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Natasha Tessone offers an important intervention into current critical understandings of the novel's reliance on and reimagining of structures of property and inheritance. In this thought-provoking study, she emphasizes the national dimension of the inheritance plot, examining novels by Irish and Scottish authors that feature dispossession, broken families, and restrictive entails; as she explains, "The construction of the British nation as a family estate is … at the heart of Irish and Scottish novels of the Romantic period. And as is with many large families of the [End Page 137] period, this family too had to deal with disputed legacies, illegitimate children, a wrongfully dispossessed heir, and even an occasional 'injured lady'" (3). By aligning property and nation, Tessone demonstrates that plotting inheritance allows Irish and Scottish authors such as Maria Edgeworth and Walter Scott to address British conquest and its shaping of national identity and political alliance. The Irish and Scottish romance novel, as Tessone argues, disrupts both geographical and temporal boundaries, reworking violent pasts of property seizure in order to posit new national futures of economic and political self-determination. Disputed Titles convincingly demonstrates that the early nineteenth-century desire to reorder interconnected forms of inheritance—property, familial, identity, and political—accounts for the popularity of the romance novel.
Romance novels of landownership are inherently political novels of national and not just individual self-determination. In making this argument, Disputed Titles focuses on the motivating desires that underlie the Irish and Scottish inheritance novel: the allure of nationalist and antiquarian myths of a harmonious past that can somehow be preserved through proper inheritance; the allure of the entail inheritance structure, which allows estate owners to predetermine their heirs and thus promises to stabilize national identity; and the allure of the belief that "natural feeling" secures justice and that a passionate defence of property rights will lead to a fair system of national justice. This study is at its best when exploring these attractions and how they reveal the logic of the romance novel and its interest in resolving often-competing desires for continuity and reform.
The attempts of the Irish and Scottish romances to imagine a perfected national future are fraught with difficulties owing to these attractions of the past and the need to connect that past to a vision of a united Britain. As Tessone emphasizes, "Irish and Scottish plots of inheritance tirelessly interrogate such seemingly generic terms as 'law,' 'justice,' and 'property,' and expose how, when examined against the backdrop of coexisting regional, national, or transnational cultures, they generate profoundly different—and often conflicting—meanings"; she continues to explain that these novels work to "resist" the expected "emplotments" of these concepts while negotiating both their "universal import" and "culturally specific implications" (22–23). Ultimately, then, these novels of inheritance "reveal a challenging conundrum facing these regional writers: how to preserve a distinct cultural and national legacy and still remain a part of the larger nation" (23). Tessone examines how novels by Edgeworth, Scott, Sydney Owenson, and John Galt are committed to dramatizing disrupted inheritance structures and positing new [End Page 138] replacement structures that bridge divisions—connecting the individual and communal, familial and political, past and future, and regional and national—but often resort to character and plot devices that complicate and subvert any idealized solution to these divisions.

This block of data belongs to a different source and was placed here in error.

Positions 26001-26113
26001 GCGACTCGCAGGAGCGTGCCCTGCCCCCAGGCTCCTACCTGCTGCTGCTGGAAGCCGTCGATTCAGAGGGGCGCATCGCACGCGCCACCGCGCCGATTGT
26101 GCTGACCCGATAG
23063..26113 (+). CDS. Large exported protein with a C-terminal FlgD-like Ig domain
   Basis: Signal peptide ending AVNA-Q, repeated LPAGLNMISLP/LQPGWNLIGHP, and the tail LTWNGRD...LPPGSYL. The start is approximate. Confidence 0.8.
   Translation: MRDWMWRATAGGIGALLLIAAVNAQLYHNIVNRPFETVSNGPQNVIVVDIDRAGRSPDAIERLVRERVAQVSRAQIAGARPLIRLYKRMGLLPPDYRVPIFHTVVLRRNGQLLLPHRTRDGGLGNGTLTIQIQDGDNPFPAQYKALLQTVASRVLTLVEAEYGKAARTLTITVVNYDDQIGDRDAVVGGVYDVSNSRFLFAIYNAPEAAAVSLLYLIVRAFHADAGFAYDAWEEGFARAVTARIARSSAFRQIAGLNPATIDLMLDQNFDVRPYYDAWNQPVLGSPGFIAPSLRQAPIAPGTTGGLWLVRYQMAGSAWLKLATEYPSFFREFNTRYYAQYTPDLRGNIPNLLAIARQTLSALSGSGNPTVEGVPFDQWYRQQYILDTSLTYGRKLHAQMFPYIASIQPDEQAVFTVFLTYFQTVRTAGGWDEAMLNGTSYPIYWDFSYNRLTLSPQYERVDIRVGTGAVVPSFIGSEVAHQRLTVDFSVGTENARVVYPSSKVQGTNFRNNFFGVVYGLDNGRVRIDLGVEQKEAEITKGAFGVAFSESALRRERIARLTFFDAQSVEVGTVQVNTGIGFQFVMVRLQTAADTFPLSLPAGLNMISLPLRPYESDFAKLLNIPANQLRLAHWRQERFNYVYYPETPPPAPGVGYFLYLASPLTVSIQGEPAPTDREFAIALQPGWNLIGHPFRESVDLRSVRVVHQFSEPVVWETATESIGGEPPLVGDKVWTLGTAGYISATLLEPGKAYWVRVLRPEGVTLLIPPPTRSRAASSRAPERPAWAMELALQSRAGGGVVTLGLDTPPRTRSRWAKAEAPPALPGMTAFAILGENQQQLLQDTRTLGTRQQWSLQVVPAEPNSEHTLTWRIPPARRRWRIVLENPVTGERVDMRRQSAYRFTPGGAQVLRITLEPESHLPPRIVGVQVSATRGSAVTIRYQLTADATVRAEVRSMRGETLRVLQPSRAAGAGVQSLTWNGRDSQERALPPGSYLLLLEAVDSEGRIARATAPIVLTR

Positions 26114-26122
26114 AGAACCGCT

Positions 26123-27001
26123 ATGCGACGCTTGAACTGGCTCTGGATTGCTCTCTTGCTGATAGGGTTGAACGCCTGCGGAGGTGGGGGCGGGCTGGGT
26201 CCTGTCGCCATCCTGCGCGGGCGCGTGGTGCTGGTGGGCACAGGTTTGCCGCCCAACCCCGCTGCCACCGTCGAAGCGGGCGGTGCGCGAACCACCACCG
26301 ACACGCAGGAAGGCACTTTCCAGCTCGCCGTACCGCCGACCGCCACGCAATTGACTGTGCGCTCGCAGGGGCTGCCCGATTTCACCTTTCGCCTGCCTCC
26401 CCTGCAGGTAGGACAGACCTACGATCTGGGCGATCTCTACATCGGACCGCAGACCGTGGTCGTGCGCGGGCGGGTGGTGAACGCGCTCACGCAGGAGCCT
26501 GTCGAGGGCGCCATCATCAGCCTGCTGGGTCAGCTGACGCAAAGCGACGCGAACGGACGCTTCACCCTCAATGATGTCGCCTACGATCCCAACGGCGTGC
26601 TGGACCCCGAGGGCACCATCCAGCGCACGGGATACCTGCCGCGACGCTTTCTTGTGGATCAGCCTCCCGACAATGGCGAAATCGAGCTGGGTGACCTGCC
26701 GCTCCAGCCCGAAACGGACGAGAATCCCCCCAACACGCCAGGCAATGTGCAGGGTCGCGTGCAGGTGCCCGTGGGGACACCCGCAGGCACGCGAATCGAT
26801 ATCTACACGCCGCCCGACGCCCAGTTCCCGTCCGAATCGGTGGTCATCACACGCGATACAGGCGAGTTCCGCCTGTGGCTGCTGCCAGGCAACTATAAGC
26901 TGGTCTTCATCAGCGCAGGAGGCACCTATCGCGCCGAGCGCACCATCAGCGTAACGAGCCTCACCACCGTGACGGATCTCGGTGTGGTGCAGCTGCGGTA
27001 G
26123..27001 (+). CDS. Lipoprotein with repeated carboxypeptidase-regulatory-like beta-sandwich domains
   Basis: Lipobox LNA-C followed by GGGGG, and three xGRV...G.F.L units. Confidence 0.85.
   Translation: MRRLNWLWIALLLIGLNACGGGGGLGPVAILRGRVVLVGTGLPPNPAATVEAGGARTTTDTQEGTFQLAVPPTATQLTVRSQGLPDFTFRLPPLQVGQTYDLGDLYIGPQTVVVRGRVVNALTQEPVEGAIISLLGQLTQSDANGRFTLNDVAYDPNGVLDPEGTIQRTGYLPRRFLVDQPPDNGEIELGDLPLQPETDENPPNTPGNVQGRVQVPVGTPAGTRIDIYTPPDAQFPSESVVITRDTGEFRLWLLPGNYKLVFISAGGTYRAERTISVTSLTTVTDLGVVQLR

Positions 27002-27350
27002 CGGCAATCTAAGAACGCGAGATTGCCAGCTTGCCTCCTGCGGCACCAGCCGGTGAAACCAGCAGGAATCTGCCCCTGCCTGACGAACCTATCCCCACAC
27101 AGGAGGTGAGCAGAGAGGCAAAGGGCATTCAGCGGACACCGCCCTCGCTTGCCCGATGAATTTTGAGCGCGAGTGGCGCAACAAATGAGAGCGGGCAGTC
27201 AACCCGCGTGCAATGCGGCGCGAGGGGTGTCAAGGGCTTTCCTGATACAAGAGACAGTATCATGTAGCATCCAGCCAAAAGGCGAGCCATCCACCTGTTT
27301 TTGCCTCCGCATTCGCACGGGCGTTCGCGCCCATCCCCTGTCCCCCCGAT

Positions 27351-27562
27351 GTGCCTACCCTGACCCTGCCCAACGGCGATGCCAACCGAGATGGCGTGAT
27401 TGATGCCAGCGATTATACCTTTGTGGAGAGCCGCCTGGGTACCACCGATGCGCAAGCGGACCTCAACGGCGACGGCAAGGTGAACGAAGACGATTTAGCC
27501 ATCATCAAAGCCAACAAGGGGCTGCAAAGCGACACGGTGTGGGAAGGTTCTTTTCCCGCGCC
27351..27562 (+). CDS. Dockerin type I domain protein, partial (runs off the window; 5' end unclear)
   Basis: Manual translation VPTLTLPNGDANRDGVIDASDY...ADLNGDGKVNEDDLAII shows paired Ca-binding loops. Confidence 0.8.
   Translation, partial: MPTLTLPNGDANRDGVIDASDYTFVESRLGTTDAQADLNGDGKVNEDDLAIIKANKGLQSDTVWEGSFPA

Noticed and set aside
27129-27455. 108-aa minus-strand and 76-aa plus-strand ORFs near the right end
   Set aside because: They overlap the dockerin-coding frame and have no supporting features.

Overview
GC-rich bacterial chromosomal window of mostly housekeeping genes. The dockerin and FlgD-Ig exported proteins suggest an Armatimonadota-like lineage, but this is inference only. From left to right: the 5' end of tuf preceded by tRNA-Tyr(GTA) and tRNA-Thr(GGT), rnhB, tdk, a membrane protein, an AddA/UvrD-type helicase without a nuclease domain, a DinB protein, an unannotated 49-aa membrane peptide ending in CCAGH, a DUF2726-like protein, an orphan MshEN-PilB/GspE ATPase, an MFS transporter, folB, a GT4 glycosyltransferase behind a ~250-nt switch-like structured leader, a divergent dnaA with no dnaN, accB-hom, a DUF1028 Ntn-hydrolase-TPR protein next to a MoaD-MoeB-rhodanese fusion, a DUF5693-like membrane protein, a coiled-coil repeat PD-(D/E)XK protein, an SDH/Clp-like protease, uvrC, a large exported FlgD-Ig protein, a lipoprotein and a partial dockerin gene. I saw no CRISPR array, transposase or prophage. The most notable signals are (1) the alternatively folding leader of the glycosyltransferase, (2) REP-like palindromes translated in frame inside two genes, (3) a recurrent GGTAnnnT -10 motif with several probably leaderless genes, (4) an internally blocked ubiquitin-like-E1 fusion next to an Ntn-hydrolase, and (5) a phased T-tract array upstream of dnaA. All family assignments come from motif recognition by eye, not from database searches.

A real strength of Disputed Titles is its compelling close readings of the novels under consideration. Careful analysis of the romance novel reveals the pressures it is under both to express and to mask the national underpinnings of the inheritance plot. For example, Tessone provides a provocative analysis of Edgeworth's 1817 novel Harrington and Edgeworth's admission that the novel commits an "Irish blunder": its convoluted conclusion relies on a "conventional love-plot ending" (104) that reveals the Jewish Berenice to be an English Protestant, allowing the hero Harrington to regain his sanity, marry her, and retain his inheritance. Although Edgeworth was committed to creating a...